Marker Logo HMdb.org THE HISTORICAL
MARKER DATABASE
“Bite-Size Bits of Local, National, and Global History”
“Bite-Size Bits of Local, National, and Global History”
New Hope in Bucks County, Pennsylvania — The American Northeast (Mid-Atlantic)
 

Honey Hollow Watershed

1939-1969

 
 
Honey Hollow Watershed Marker image. Click for full size.
By Don Morfe, July 19, 2015
1. Honey Hollow Watershed Marker
Inscription. The Honey Hollow Watershed conservation site is the first small created watershed to be brought totally under water, soil, and wildlife conservation practices in the United States. It was established in 1939 by six farmers, living on William Penn Grant land, who invited the then newly formed United States Soil Conservation Service to counsel them in controlling erosion.

The conservation practices that were started in 1939 would continue under the guidance of the Soil Conservation Service, and thus serve as demonstration of the latest and best methods of maintaining our soil and holding water on the land.

On October 12, 1969, a ceremony was held on the hillside overlooking the valley through which the Honey Hollow stream flows. The purpose of the gathering was to dedicated the Honey Hollow Watershed as a National Historic Landmark—the first agricultural landmark of its kind.

“Pool land makes poor farmers; good soils make substantial farmers.”
Dr. Hugh Bennett, First Chief of the Soil Conservation Service.

(Inscription under the images in the center)
U.S. Department of Agriculture Secretary Henry Wallace (left) meets at Honey Hollow with P. Alston Waring, Gene Crooks and Forrest Crooks in 1944.

(Inscription on the image denoting a plaque)
Honey Hollow Watershed has been designated

Honey Hollow Watershed Marker image. Click for full size.
By Don Morfe, July 19, 2015
2. Honey Hollow Watershed Marker
a Registered National Historical Landmark under the provisions of the Historic Sites Act of August 21, 1935. This site possesses exceptional value in commemorating or illustrating the history of the United States-U.S. Department of the Interior National Park Service 1969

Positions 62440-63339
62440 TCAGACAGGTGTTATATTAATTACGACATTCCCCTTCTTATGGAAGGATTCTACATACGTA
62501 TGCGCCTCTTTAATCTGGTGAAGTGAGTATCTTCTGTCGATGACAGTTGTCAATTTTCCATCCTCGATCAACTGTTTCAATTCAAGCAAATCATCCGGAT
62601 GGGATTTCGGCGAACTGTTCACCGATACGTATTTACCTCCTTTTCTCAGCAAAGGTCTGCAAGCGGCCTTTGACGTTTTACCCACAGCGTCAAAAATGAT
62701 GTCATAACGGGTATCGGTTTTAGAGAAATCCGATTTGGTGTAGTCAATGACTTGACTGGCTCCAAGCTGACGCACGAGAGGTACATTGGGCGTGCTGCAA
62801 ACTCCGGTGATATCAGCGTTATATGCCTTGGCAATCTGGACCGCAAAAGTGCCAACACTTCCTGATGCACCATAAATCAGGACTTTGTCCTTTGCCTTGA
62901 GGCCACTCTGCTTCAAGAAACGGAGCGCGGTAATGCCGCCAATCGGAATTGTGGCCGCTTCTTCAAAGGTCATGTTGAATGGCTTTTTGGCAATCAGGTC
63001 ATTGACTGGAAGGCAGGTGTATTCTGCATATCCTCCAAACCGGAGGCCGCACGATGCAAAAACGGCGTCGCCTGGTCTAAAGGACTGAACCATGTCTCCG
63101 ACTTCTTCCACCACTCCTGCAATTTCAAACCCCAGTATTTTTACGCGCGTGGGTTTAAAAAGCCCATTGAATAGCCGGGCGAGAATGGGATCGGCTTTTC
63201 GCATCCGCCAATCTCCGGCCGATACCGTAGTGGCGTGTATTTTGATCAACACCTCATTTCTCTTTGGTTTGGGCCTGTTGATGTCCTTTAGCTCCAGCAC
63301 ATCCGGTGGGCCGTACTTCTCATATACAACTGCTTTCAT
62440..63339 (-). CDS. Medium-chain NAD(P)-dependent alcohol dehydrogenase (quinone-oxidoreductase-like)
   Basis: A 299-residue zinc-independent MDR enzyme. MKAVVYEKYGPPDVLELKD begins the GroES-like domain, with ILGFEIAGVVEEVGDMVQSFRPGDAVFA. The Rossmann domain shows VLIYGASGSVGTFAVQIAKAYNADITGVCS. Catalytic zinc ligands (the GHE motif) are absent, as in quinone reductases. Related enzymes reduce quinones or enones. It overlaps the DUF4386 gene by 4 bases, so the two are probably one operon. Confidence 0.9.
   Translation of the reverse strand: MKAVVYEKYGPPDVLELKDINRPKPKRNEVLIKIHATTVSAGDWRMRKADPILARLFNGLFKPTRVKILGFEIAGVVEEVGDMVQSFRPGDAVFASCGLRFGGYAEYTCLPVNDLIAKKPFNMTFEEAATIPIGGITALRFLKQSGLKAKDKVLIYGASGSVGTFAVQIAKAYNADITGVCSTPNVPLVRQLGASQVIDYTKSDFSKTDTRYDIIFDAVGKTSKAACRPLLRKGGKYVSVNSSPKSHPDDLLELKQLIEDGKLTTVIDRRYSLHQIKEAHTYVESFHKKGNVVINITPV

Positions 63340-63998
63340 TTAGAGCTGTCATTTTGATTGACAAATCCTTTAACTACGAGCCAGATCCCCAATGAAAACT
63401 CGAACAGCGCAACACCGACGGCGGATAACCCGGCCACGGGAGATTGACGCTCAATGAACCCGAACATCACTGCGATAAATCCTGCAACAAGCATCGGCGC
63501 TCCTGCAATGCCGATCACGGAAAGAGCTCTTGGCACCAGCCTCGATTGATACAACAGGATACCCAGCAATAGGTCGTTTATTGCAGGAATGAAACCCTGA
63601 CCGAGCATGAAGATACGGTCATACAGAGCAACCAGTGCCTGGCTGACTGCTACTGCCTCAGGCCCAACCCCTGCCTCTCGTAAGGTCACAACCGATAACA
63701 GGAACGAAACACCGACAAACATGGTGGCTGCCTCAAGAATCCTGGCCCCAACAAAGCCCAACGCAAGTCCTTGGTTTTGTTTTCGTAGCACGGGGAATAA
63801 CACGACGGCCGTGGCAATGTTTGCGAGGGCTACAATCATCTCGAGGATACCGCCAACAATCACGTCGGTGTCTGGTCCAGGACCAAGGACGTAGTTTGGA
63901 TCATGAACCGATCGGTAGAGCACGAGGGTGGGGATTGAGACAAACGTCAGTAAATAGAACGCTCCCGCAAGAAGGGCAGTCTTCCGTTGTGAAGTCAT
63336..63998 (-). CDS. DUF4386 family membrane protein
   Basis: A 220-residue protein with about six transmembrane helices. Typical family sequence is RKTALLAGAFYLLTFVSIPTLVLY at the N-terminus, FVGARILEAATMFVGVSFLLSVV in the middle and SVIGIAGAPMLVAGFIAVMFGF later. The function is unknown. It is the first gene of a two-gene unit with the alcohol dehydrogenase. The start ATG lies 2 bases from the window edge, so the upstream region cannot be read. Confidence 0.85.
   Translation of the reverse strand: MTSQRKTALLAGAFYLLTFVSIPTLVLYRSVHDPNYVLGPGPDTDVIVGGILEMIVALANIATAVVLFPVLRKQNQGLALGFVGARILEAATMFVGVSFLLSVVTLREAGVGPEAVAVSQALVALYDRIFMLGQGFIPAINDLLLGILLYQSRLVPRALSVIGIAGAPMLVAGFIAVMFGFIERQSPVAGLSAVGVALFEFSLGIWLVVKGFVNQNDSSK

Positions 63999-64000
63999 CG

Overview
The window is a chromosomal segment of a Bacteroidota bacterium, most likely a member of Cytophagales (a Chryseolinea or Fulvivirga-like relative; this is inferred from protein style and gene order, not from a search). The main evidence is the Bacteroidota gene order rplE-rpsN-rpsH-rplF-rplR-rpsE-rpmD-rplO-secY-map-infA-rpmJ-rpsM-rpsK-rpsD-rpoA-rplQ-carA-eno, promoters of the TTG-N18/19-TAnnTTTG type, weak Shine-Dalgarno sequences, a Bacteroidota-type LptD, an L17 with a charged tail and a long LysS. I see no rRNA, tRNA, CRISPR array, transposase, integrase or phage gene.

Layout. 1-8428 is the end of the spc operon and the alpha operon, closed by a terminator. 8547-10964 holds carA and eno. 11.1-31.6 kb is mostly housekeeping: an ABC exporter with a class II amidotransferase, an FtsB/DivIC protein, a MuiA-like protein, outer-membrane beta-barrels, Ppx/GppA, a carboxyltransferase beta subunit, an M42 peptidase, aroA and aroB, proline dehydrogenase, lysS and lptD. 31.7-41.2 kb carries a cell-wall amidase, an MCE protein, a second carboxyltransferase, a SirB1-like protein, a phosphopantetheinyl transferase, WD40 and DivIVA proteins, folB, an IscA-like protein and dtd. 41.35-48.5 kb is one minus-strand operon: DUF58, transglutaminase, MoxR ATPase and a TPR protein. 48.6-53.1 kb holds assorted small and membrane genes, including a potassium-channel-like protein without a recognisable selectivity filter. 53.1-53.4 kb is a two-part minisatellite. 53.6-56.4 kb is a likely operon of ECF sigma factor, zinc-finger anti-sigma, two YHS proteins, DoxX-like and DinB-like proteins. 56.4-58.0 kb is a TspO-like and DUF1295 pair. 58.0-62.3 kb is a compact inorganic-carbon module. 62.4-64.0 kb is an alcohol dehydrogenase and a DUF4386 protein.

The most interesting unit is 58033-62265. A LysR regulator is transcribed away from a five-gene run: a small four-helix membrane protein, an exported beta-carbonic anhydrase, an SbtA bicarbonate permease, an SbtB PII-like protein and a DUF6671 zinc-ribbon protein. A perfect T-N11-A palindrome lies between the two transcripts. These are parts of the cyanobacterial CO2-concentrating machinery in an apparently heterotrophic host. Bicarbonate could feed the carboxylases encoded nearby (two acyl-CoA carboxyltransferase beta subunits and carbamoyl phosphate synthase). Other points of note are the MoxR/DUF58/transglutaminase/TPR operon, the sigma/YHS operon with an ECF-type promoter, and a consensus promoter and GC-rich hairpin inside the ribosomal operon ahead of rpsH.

Marker series. This marker is included in the National Historic Landmarks marker series.
 
Location. 40° 22.337′ N, 75° 0.539′ W. Marker is in New Hope, Pennsylvania, in Bucks County. Marker is on Creamery Road. Touch for map. The marker is on the grounds of Bucks County Audubon Society, Honey Holly Environmental Education Center. Marker is in this post office area: New Hope PA 18938, United States of America.
 
Other nearby markers. At least 8 other markers are within 3 miles of this marker, measured as the crow flies. A different marker also named Honey Hollow Watershed (about 400 feet away, measured in a direct line); a different marker also named Honey Hollow Watershed (approx. 0.4 miles away); Samuel D. Ingham (approx. 1.6 miles away); John Wells (approx. 2.2 miles away); Mills (approx. 2.5 miles away); Pennsylvania Canal (approx. 2.6 miles away); Centre Bridge (approx. 2.7 miles away in New Jersey); Centre Bridge / Delaware and Raritan Canal Feeder (approx. 2.7 miles away in New Jersey). Touch for a list and map of all markers in New Hope.
 
Categories. EducationEnvironment
 
Honey Hollow Watershed Marker-Sign at the entrance image. Click for full size.
By Don Morfe, July 19, 2015
3. Honey Hollow Watershed Marker-Sign at the entrance
Honey Hollow Watershed Marker-located on SR 263 image. Click for full size.
By Don Morfe, July 19, 2015
4. Honey Hollow Watershed Marker-located on SR 263
 
 
Credits. This page was last revised on June 16, 2016. This page originally submitted on July 25, 2015, by Don Morfe of Baltimore, Md 21234. This page has been viewed 136 times since then and 21 times this year. Photos:   1, 2, 3, 4. submitted on July 25, 2015, by Don Morfe of Baltimore, Md 21234. • Bill Pfingsten was the editor who published this page.
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